My mother is in her 60s and is in very good health.  She is active and exercises daily (often twice a day) at the gym.  Hopefully, she will be with us for many years.  I don’t mind discussing plans for when she does die, but I don’t think I need to be a trustee right now.  I think she wants someone to “manage” the money and taxes, etc.  I am happy to assist with these issues, but don’t want to be the sole person responsible. I have always helped her out in these areas and will continue to do so.  In fact, tomorrow we are meeting with Fidelity to discuss long-term financial plans and convert inherited stocks to low cost index funds.

    If she insists on a trust, I may propose she name herself as the trustee and I be made the successor trustee (at death).  While we are at Fidelity, I will also inquire about professional trust management.

    Your comments regarding potential sibling discontent are probably pretty accurate. I can see a few siblings and in laws arguing about whether the estate is being managed optimally.

    #52062 Reply
    jfoxcpacfp jfoxcpacfp 
    Moderator
    Status: Financial Advisor, Accountant, Small Business Owner
    Posts: 7796
    Joined: 01/09/2016

    One issue that I believe she may have overlooked is protection for her assets in the event she has to enter a nursing home. Since she has no plans to spend the money, she might want to consider a Medicaid trust and start the 5-year look-back period.

    A living trust for the purposes of avoiding probate is not a Medicaid trust. Georgia has a simplified probate process for small estates, so probate is really not a big hassle there, especially if the main assets are in an irrevocable Medicaid-qualified trust.

    If her “inheritance” is as the beneficiary of a retirement plan, this becomes much more complicated.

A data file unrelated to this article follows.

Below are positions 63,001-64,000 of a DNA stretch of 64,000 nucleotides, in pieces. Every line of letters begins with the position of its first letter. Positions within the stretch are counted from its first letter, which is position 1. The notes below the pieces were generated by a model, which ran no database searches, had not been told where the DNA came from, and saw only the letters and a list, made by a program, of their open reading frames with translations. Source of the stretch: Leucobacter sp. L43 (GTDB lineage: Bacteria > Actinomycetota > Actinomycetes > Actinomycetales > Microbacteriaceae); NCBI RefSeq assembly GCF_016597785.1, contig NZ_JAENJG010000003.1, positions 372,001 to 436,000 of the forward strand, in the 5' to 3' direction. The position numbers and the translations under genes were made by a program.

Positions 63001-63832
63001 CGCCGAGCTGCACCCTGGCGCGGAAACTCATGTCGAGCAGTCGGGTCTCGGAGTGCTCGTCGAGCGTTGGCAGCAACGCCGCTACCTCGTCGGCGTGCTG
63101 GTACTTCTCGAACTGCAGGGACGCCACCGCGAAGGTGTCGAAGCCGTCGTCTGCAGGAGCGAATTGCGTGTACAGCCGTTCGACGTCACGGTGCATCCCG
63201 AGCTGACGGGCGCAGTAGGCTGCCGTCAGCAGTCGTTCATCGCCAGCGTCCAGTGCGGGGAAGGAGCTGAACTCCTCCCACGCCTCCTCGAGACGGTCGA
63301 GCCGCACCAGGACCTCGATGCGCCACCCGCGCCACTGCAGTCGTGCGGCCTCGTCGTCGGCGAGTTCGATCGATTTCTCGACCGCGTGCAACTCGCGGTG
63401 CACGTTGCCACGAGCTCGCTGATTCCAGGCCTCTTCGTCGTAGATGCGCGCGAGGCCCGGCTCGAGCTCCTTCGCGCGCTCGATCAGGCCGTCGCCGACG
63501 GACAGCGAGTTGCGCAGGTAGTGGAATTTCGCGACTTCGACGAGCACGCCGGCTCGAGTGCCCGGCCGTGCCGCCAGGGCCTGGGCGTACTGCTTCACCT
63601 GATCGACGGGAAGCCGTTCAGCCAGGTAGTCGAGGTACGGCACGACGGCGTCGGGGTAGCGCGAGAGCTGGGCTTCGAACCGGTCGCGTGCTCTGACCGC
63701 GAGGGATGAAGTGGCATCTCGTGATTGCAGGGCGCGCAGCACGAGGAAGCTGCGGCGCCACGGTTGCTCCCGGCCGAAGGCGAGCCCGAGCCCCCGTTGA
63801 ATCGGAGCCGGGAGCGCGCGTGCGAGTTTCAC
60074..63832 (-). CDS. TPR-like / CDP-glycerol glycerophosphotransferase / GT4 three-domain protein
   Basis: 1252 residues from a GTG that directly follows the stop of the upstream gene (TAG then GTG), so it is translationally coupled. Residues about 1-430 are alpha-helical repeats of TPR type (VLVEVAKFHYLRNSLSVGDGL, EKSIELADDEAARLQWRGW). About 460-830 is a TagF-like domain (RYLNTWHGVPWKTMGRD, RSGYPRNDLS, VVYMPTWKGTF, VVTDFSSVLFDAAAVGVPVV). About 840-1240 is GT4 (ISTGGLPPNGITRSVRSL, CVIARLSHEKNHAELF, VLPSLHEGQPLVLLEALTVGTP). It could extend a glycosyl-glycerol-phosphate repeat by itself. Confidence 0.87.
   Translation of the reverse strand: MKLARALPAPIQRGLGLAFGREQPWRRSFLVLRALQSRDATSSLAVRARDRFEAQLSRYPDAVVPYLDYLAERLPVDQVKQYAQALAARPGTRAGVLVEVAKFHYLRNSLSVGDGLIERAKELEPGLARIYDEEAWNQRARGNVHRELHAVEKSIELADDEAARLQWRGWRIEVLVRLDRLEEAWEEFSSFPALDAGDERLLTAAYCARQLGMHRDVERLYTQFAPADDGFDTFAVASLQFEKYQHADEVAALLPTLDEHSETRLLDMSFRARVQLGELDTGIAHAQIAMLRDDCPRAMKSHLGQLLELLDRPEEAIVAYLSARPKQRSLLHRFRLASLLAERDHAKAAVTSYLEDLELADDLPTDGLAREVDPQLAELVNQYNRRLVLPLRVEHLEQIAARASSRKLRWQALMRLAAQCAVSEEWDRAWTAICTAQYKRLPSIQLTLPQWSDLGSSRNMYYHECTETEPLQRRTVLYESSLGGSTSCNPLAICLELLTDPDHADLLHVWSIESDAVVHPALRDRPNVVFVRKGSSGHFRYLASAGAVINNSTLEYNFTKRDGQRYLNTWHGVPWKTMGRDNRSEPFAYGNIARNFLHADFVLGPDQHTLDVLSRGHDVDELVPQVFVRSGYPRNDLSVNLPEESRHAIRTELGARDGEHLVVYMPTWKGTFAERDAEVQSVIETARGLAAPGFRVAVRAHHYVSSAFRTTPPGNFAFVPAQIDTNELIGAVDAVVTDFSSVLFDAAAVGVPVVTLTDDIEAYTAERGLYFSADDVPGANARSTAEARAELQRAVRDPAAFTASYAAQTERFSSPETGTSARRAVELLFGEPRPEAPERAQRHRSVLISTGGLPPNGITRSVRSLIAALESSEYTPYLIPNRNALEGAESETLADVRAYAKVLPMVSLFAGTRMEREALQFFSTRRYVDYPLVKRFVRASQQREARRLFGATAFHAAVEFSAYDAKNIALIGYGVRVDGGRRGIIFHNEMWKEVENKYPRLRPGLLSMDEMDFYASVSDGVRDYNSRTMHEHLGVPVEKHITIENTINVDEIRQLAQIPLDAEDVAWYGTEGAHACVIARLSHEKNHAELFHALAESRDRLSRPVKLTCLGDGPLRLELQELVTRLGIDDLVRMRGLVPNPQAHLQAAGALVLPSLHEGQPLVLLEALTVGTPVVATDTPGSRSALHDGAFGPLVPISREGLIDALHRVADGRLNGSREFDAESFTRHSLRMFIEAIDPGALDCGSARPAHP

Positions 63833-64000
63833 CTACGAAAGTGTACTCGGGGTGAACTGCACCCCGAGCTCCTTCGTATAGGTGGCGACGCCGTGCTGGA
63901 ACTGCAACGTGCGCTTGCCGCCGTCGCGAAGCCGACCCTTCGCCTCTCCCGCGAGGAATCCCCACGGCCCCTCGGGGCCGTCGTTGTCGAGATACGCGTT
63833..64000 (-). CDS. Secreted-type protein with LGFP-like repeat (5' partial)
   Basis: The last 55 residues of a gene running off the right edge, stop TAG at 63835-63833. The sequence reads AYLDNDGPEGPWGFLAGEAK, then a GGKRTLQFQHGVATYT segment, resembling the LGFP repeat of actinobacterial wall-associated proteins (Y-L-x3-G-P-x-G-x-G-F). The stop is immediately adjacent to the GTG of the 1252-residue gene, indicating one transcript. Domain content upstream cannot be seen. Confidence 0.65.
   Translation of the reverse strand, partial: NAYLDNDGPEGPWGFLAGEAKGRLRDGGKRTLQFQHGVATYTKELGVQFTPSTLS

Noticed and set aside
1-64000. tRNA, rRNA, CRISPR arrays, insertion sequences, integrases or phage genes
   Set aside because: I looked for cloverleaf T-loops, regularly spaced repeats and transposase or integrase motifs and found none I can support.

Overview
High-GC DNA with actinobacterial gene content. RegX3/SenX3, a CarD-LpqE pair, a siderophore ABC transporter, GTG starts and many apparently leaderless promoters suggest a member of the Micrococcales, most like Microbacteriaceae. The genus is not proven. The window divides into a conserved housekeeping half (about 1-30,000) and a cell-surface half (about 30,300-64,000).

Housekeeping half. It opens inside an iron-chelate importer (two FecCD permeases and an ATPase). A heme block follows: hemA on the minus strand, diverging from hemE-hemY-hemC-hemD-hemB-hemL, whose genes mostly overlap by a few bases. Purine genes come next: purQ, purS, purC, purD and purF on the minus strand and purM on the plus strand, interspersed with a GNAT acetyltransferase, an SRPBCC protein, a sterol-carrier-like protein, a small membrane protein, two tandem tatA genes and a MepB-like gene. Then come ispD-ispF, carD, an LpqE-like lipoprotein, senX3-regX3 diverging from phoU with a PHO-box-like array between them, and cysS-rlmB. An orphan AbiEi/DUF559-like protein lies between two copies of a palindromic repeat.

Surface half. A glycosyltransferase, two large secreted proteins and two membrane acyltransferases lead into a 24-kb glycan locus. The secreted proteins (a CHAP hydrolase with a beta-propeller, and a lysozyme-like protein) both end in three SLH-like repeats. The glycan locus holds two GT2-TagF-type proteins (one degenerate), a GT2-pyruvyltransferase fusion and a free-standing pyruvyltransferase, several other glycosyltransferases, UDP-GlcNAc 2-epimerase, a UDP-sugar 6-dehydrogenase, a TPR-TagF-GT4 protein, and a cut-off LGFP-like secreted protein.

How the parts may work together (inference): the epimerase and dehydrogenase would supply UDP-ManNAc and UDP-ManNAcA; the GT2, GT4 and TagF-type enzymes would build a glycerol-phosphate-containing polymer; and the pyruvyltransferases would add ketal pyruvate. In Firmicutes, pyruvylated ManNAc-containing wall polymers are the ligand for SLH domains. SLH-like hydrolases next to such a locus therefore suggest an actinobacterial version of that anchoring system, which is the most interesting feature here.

Johanna Fox Turner, CPA, CFP, Fox Wealth Mgmt & Fox CPAs ~
    http://www.fox-cpas.com/for-doctors-only ~ [email protected]

    #52066 Reply
    Avatar Phantasos 
    Participant
    Status: Physician
    Posts: 70
    Joined: 01/06/2016

    An option that is less expensive than setting up a trust or probating a will:

    For a taxable account you can fill out a transfer-on-death registration that will make the assets pass to the designated beneficiary outside of probate.  No probate, no trust required.  From your earlier post, it sounds like most of the inheritance is in taxable accounts (step up in basis being used to change into index funds).  Of course, beneficiary designations are also available on retirement accounts.

    I will confess that I am rather enamored with Lange’s cascading beneficiary plan, to provide maximum flexibility (the WCI article is good, but it’s worth reading his book).

    Of course it’s only less expensive if medicaid doesn’t eventually seize everything, or if her eventual cognitive decline doesn’t lead to bad decisions while she has access to big piles of money.

    "The problem with internet quotes is that you can't always depend on their accuracy" - Abraham Lincoln, 1864

    #52100 Reply
    Hank Hank 
    Moderator
    Status: Attorney
    Posts: 1284
    Joined: 03/27/2017
    medical school scholarship sponsor

    An option that is less expensive than setting up a trust or probating a will:

    For a taxable account you can fill out a transfer-on-death registration that will make the assets pass to the designated beneficiary outside of probate.  No probate, no trust required.  From your earlier post, it sounds like most of the inheritance is in taxable accounts (step up in basis being used to change into index funds).  Of course, beneficiary designations are also available on retirement accounts.

    I will confess that I am rather enamored with Lange’s cascading beneficiary plan, to provide maximum flexibility (the WCI article is good, but it’s worth reading his book).

    Of course it’s only less expensive if medicaid doesn’t eventually seize everything, or if her eventual cognitive decline doesn’t lead to bad decisions while she has access to big piles of money.

    Click to expand…

    I’m a fan of Lange’s cascading beneficiary approach as well.  That and Roth conversions between say 55 and 70 1/2.

    Even if your mother doesn’t do something unfortunate with the money due to cognitive decline, greedy siblings or in-laws might say she didn’t have capacity when she finally put assets into a new trust.

    You want to start the clock early when you have a new will or trust to make sure that you clearly weren’t impaired when you made the decision to move the assets.  Likewise you want to start the timer on the five year look back period for Medicaid asset transfers.

    #52108 Reply

Reply To: Should I become a trustee?

In case of a glitch or error, please save your text elsewhere, clear browser cache, close browser, open browser and refresh the page.

Notifications Mark all as read  |  Clear